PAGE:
On April 14, 2014, sociologist Aaron M. Pallas posted an illuminating report on the lack of transparency at the New York State Education Department (NYSED) with regards to its controversial standardized testing program. It’s posted on his blog A Sociological Eye on Education. I was struck by Pallas’ mention of the missing technical reports of the 2013 NYS Common Core assessments that Pearson was contracted to deliver to the NYSED in December 2013. At present, the reports have yet to appear on the NYSED website. Did Pearson fail to deliver the reports, which is costing the state $75,000, or is the NYSED sitting on them the same way it sat on the 2012 technical reports, which weren’t made public until July 2013? Click here to read the 2012 English-language Arts technical report and here to view the 2012 Mathematics technical report.
In his latest blog post, Pallas writes:
“New York sent teachers’ Mean Growth Percentile scores to its 700 school districts in August 2013, which enabled teachers to receive their overall evaluation scores and categories by September 1, 2013. But no one—neither teachers, parents, journalists nor researchers—has had access to the information necessary to evaluate either the quality of the tests or the quality of the Mean Growth Percentiles. That’s because the technical reports that tell us about last year’s state assessments have yet to be released to the public.
Let that sink in for a moment.”
Fred Smith, NYS testing expert and statistician, has long been sounding the alarm on the NYSED’s lack of transparency. He is also an active member of Change the Stakes and has launched a campaign to Say “NO!” to Pearson stand-alone field tests, which are to be administered throughout New York State in June 2014. Smith sent me the following note:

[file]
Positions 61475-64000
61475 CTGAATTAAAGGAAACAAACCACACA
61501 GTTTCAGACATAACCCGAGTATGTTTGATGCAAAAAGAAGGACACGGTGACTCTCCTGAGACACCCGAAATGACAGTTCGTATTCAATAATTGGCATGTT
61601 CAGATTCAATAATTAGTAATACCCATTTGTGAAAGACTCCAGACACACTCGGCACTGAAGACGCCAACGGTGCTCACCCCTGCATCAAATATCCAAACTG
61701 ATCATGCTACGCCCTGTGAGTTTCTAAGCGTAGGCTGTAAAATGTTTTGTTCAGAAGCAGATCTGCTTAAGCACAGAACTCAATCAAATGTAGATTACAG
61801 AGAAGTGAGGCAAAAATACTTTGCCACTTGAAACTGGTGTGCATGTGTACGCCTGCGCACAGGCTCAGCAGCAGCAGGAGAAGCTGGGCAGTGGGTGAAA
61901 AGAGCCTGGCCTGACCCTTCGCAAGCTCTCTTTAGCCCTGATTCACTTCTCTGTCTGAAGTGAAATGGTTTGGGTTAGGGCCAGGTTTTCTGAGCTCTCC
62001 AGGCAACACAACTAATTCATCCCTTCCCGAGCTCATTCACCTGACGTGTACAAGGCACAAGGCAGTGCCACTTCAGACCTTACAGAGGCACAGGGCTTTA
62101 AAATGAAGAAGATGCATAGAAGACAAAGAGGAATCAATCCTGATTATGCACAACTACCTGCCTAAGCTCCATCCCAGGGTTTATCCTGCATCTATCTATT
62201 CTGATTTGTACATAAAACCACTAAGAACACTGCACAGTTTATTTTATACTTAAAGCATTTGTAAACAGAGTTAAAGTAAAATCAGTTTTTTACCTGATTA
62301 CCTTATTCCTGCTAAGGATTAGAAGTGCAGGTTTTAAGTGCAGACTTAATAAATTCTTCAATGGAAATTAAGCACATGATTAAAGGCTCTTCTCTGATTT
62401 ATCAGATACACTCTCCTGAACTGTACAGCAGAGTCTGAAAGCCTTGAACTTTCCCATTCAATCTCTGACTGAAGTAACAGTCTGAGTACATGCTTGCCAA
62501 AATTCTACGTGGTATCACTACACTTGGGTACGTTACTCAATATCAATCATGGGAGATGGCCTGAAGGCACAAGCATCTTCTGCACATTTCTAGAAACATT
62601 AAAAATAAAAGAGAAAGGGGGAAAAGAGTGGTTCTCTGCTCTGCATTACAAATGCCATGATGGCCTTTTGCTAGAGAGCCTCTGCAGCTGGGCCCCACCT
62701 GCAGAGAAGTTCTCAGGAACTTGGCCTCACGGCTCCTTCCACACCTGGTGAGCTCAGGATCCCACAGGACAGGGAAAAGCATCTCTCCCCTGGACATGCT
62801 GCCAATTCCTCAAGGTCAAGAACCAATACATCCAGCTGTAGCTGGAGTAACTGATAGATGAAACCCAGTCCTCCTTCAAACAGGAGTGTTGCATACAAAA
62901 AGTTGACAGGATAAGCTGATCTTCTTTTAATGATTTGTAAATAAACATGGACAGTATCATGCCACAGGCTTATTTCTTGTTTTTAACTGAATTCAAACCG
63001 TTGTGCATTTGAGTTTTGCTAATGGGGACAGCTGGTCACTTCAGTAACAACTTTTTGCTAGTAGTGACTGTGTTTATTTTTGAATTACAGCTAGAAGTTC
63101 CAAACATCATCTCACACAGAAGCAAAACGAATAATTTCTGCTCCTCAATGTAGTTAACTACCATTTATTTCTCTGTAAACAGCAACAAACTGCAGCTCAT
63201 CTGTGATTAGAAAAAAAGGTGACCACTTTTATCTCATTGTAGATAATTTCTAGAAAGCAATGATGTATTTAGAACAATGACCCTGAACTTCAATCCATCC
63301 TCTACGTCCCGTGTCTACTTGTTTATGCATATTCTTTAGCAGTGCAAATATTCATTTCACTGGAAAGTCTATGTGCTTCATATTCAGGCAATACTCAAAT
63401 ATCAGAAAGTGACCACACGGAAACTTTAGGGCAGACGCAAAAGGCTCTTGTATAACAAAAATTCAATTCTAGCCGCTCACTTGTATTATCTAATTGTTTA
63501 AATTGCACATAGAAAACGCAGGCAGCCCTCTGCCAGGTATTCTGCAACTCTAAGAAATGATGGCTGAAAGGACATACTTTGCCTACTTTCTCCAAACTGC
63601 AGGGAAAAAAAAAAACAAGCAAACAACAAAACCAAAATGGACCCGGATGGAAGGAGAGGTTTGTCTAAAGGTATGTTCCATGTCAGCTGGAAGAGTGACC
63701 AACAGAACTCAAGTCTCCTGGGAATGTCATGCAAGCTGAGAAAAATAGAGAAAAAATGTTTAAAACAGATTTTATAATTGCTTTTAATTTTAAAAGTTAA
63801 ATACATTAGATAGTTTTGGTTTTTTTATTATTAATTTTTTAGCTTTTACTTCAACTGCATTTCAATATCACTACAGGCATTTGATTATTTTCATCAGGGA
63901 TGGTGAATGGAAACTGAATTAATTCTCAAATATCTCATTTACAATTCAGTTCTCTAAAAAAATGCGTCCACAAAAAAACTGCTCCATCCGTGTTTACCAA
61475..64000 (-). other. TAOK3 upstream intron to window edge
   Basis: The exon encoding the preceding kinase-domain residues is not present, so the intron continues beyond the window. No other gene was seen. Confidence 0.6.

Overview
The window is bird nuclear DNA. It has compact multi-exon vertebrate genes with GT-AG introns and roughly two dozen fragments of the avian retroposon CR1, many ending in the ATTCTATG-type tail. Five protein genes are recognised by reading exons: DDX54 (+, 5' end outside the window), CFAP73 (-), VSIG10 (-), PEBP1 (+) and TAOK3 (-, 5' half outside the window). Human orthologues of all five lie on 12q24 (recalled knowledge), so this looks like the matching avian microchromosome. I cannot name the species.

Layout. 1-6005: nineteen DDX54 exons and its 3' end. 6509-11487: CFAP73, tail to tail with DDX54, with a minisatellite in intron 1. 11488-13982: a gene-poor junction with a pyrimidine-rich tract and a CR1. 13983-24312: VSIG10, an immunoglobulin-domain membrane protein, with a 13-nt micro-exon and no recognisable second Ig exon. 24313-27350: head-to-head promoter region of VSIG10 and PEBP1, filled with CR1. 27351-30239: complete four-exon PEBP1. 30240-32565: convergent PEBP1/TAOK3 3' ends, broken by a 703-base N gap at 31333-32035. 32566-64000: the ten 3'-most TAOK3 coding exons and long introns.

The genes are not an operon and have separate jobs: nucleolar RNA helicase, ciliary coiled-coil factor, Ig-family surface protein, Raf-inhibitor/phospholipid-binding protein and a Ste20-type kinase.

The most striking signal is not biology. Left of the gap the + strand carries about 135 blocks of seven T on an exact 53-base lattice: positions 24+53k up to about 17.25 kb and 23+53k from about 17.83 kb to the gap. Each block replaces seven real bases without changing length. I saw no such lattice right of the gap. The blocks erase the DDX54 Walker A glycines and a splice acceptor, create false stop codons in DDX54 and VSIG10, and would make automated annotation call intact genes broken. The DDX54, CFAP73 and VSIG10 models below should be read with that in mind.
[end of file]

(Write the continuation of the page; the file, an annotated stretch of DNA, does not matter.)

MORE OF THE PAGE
“Aaron Pallas gives a powerfully succinct explanation about why the lack of transparency here is intellectually dishonest and beyond objectionable from a scientific perspective.
In simple terms, the failure to produce or make the report available in a timely fashion has been calculated to give SED and Pearson after-the-fact wiggle room to shade its presentation in order to make poorly designed and constructed tests appear less glaringly bad. Even worse, absent the report, researchers and analysts cannot examine the quality of the test instruments.
The entire performance here is another example of SED and Pearson acting in cahoots — with SED running interference for Pearson in order to make the Common Core a fait accompli. Together they have spared no effort to preserve, protect and defend a “sloppy roll-out.”
Parents and educators in New York must continue to put pressure on the NYSED to release the 2013 technical reports. Use #PearsonTechReports and #BoycottPearson on Twitter. Please also read and share Fred Smith’s fact sheet on opting-out of Pearson field testing this June.